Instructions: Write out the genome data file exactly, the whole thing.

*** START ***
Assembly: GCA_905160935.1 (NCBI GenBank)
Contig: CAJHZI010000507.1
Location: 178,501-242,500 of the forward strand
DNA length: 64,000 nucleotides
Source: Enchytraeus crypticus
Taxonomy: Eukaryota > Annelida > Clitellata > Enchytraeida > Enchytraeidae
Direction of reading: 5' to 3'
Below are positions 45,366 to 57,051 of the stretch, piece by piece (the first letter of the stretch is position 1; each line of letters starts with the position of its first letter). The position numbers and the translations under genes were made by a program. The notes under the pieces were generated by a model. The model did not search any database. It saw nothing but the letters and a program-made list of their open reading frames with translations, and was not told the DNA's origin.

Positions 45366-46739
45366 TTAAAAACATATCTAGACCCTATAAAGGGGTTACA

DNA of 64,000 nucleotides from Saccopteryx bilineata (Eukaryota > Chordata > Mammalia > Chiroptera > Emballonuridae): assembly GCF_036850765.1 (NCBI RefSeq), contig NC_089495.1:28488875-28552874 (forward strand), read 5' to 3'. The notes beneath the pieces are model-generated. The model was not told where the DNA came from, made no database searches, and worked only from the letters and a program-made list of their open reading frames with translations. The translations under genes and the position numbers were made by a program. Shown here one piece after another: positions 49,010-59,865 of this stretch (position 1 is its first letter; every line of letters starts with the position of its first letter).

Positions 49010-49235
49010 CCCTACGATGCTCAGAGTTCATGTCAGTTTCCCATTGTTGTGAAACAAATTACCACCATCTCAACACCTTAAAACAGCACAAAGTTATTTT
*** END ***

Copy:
Assembly: GCA_905160935.1 (NCBI GenBank)
Contig: CAJHZI010000507.1
Location: 178,501-242,500 of the forward strand
DNA length: 64,000 nucleotides
Source: Enchytraeus crypticus
Taxonomy: Eukaryota > Annelida > Clitellata > Enchytraeida > Enchytraeidae
Direction of reading: 5' to 3'
Below are positions 45,366 to 57,051 of the stretch, piece by piece (the first letter of the stretch is position 1; each line of letters starts with the position of its first letter). The position numbers and the translations under genes were made by a program. The notes under the pieces were generated by a model. The model did not search any database. It saw nothing but the letters and a program-made list of their open reading frames with translations, and was not told the DNA's origin.

Positions 45366-46739
45366 TTAAAAACATATCTAGACCCTATAAAGGGGTTACA

DNA of 64,000 nucleotides from Saccopteryx bilineata (Eukaryota > Chordata > Mammalia > Chiroptera > Emballonuridae): assembly GCF_036850765.1 (NCBI RefSeq), contig NC_089495.1:28488875-28552874 (forward strand), read 5' to 3'. The notes beneath the pieces are model-generated. The model was not told where the DNA came from, made no database searches, and worked only from the letters and a program-made list of their open reading frames with translations. The translations under genes and the position numbers were made by a program. Shown here one piece after another: positions 49,010-59,865 of this stretch (position 1 is its first letter; every line of letters starts with the position of its first letter).

Positions 49010-49235
49010 CCCTACGATGCTCAGAGTTCATGTCAGTTTCCCATTGTTGTGAAACAAATTACCACCATCTCAACACCTTAAAACAGCACAAAGTTATTTT